It’s time for the Jedi Master Skywalker trilogy.  It will be faithful in character, tone, and story to the original Star Wars movies.  It will be all about Luke Skywalker, as the main character and in action as we expect the last Jedi Master to be.

Though respecting the past, it will be a completely separate story from anything we have seen before.  The Star Wars galaxy is very big – give Luke an amazing, original story that takes him and us on adventures we have yet to realize.  Make it fun and timeless.

There are multiple levels of beauty to this.  The portrayal of Luke Skywalker by Mark Hamill could carry an entire trilogy, in a way that few if any other pop culture icons could.  You don’t need any other original characters, although his faithful companion R2-D2 would be an appropriate pairing, with the droid having a proper character role and not as a discarded hood ornament.

Further, and this is the win for Disney, a trilogy for Hamill’s Skywalker would provide sufficient time to cultivate a core of new characters around Luke, that through their association with Skywalker, would create a genuine emotional investment for fans, leveraged afterwards for future Star Wars projects.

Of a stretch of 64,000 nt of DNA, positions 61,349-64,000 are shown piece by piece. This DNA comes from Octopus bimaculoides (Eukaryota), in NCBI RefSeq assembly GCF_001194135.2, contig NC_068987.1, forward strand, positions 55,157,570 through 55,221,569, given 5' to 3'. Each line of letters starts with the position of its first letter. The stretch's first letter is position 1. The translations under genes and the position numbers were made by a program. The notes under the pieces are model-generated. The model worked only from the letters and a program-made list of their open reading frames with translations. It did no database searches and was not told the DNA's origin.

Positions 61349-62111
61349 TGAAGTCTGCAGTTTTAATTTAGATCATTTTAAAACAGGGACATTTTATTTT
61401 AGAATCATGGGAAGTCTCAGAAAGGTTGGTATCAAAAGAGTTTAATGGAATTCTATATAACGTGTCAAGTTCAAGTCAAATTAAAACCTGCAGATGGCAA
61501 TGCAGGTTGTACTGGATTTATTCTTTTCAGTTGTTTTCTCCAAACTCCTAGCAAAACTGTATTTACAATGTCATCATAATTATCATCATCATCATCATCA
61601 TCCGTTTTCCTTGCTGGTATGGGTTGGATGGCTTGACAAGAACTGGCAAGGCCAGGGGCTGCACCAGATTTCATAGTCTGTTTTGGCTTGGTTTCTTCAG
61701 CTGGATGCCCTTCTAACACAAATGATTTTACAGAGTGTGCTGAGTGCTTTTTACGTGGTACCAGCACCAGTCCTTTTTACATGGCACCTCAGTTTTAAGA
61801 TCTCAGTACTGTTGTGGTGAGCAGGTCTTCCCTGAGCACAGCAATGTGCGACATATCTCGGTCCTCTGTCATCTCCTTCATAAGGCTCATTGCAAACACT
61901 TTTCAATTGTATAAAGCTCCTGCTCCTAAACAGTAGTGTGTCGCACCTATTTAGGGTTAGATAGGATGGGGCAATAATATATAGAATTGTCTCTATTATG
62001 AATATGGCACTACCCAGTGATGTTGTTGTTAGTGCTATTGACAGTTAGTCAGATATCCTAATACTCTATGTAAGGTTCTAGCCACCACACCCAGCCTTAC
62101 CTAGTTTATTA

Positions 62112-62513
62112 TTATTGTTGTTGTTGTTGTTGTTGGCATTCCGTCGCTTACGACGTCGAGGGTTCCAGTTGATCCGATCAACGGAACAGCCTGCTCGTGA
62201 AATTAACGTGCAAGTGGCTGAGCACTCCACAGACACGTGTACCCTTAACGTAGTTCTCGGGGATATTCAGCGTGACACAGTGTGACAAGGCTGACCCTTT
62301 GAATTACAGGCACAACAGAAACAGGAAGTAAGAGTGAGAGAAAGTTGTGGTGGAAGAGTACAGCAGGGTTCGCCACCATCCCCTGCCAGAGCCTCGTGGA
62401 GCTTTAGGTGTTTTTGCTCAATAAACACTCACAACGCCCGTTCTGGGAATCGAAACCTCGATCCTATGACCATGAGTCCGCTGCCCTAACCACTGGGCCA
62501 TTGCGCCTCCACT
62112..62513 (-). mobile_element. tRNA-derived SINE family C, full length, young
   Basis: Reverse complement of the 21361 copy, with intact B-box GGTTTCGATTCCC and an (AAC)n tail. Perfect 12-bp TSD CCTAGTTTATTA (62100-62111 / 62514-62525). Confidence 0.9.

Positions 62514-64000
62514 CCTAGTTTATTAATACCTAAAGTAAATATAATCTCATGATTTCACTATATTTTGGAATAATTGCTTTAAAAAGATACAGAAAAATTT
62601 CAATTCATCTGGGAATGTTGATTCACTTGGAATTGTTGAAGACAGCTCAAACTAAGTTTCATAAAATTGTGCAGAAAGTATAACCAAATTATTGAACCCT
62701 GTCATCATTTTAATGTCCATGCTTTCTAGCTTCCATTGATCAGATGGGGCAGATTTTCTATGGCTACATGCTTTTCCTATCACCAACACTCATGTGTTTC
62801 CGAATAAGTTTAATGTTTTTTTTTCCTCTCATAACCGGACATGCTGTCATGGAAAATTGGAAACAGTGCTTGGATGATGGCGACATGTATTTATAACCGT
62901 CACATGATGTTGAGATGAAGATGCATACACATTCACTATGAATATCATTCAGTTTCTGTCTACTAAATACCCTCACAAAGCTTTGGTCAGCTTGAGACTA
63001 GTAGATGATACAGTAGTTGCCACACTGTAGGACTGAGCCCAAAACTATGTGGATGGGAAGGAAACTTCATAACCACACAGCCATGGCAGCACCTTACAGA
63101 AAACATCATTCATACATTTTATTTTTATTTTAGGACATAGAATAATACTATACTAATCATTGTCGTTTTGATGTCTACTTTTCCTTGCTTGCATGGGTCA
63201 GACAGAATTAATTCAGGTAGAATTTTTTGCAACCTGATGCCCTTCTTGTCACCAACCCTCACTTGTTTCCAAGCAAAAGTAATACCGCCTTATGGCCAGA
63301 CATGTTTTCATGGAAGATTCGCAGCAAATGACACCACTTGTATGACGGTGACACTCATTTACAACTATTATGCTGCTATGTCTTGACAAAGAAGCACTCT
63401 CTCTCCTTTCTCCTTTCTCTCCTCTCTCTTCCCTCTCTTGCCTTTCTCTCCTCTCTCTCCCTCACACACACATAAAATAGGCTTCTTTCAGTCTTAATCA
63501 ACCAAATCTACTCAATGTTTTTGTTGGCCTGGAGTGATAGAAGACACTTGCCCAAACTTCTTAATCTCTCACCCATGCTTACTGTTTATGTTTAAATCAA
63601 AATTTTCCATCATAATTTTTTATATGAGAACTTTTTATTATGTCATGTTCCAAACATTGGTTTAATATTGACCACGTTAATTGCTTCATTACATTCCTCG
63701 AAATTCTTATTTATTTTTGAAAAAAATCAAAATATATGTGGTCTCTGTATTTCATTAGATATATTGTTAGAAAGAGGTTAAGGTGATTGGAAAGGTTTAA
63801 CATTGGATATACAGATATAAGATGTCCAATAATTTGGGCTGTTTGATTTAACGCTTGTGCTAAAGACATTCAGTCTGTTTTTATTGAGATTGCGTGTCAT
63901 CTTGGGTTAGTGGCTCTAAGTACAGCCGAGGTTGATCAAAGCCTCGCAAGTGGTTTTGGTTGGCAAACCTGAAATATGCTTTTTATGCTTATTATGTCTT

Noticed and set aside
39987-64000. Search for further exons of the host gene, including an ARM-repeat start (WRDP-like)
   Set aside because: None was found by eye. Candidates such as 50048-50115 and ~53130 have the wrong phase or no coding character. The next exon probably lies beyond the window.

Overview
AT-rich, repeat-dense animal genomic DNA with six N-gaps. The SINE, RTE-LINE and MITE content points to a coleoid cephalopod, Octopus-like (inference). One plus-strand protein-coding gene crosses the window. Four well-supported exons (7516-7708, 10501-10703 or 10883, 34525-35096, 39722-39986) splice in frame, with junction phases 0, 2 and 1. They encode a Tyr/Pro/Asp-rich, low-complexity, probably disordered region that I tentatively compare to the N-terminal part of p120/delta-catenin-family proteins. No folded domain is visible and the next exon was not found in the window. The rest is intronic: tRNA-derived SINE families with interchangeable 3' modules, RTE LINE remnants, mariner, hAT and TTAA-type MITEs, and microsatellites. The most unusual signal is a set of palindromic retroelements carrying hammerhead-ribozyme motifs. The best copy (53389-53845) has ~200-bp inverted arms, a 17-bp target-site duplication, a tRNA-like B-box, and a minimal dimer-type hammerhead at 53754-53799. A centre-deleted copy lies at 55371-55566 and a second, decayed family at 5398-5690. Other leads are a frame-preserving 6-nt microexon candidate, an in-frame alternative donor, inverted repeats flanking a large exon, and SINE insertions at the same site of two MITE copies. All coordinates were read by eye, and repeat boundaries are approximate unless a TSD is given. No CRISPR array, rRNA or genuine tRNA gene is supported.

What about the Rey movies?  Here, Disney can use their newfound kit of discarding past precedent and internal consistency to their advantage.  Simply ignore, completely, the Rey movies.  They never happened.  Call them “Legends” content just as Disney relegated the Expanded Universe prior.  Ultimately, there would be nothing to stop Disney from producing content for that other line of characters, if they think the revenue is there.  But hopefully the Hamill trilogy would become the de facto starting point for all new Star Wars content.


It’s nice to dream of what could have been.  I would like to retain hope that someday, Star Wars will be course-corrected and I will want to see a Star Wars movie in a theater again.  Until then, I will take Mark Hamill’s advice and wait until the movies reach cable.

5 thoughts on “The Mark Hamill Trilogy